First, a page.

Boko Haram has seized the town of Chibok, in Borno state in northeast Nigeria, from where 276 schoolgirls were kidnapped more than six months ago, officials say.
The April 14 kidnapping brought global attention to the armed group’s five-year campaign to set up a state ruled by Islamic law in northern Nigeria.
“Chibok was taken by Boko Haram. They are in control,” Enoch Mark, a Christian pastor whose daughter and niece are among the 219 teenagers still being held, told the AFP news agency.
Mark and Ali Ndume, a senator for southern Borno, said Boko Haram attacked at about 4pm local time (15:00 GMT) on Thursday, destroying communications masts and forcing civilians to flee.
Ndume said that he had received calls from residents saying Chibok “was now under their [Boko Haram] control. There is no telephone service now in Chibok, which is why it took time before the reports reached me”.
Mark said the attack on Chibok, an impoverished town, appeared to come after Boko Haram overran the towns of Hong and Gombi in neighbouring Adamawa state following the group’s removal from the commercial hub of Mubi.
“They came in and engaged soldiers and vigilantes in a gunfight,” he said.
“Some of us managed to escape. All the telecom towers in the town were destroyed during the attack with RPGs [rocket-propelled grenades].
“No one can say what the situation is in the town in terms of destruction to property.”
Al Jazeera’s Ahmed Idris, reporting from Abuja, said tackling Boko Haram was proving difficult for the Nigerian military.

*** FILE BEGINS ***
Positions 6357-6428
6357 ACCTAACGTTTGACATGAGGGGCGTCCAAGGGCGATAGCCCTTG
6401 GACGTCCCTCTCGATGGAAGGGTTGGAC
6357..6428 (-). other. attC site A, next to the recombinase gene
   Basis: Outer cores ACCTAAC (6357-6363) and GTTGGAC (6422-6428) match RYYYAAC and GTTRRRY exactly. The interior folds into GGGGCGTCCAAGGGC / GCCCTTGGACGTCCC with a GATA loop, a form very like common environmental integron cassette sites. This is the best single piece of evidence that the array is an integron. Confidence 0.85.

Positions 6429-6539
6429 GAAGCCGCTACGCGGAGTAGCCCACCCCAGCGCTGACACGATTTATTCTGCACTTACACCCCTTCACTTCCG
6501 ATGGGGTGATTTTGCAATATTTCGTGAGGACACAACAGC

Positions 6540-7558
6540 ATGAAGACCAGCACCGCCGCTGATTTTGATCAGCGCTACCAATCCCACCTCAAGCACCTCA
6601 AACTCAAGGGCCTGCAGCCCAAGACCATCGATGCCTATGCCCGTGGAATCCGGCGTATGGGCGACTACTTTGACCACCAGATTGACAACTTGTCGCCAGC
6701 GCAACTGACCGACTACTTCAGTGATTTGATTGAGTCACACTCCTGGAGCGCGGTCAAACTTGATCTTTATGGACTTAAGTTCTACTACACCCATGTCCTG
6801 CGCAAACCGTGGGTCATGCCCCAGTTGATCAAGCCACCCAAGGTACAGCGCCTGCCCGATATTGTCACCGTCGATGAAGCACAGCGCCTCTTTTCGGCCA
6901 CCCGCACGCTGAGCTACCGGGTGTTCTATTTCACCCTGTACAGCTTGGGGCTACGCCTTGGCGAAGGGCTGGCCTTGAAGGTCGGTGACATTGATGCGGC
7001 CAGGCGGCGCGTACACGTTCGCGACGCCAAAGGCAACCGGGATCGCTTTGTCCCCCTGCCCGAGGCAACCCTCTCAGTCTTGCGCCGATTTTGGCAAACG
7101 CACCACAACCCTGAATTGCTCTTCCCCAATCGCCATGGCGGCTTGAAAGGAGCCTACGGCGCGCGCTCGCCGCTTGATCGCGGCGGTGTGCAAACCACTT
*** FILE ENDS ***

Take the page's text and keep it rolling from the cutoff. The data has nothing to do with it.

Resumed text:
“Plans are under way to retake Chibok, but the military is facing its own difficulties fighting ongoing battles with Boko Haram all over the place,” Idris said.
“The fighters have staying power: when they took over Mubi, they were driven out only when vigilantes came together to force them to withdraw.”
Boko Haram also has access to heavy weaponry, Al Jazeera’s Idris said. “It is hard to say whether or not the authorities will be able to cut off the supply lines, because it is difficult to know where Boko Haram get their weapons.”
Boko Haram fighters stormed the Government Girls Secondary School in Chibok on the evening of April 14 and forced students onto lorries in a mass abduction.
Nearly 57 managed to escape.
Abubakar Shekau, Boko Haram leader, claims to have carried out his promise to marry off the teenagers still being held and said that they had all converted to Islam.
More than six months on, talks aimed at securing their release are at an impasse, despite government claims last month to have brokered a ceasefire deal with the fighters and peace talks.
On Friday evening, a suicide bombing at a petrol station in the northern city of Kano killed at least three police officers and two civilians, police officials said.
Five others were injured in the explosion caused by what officials described as a high-calibre device. No one has claimed responsibility for the attack, but police suspect it was carried out by Boko Haram, who have targeted the city several times before.
Last Monday, 58 boys were killed when a suspected Boko Haram suicide attacker detonated explosives at a school in Potiskum in Yobe state.
President Goodluck Jonathan recently announced his intention to run for another term in office.
He is pledging to vanquish Boko Haram and bring security to the country.
His government has been heavily criticised for its response to the mass abduction, its failure to free the girls as well as its apparent inability to protect its citizens from Boko Haram.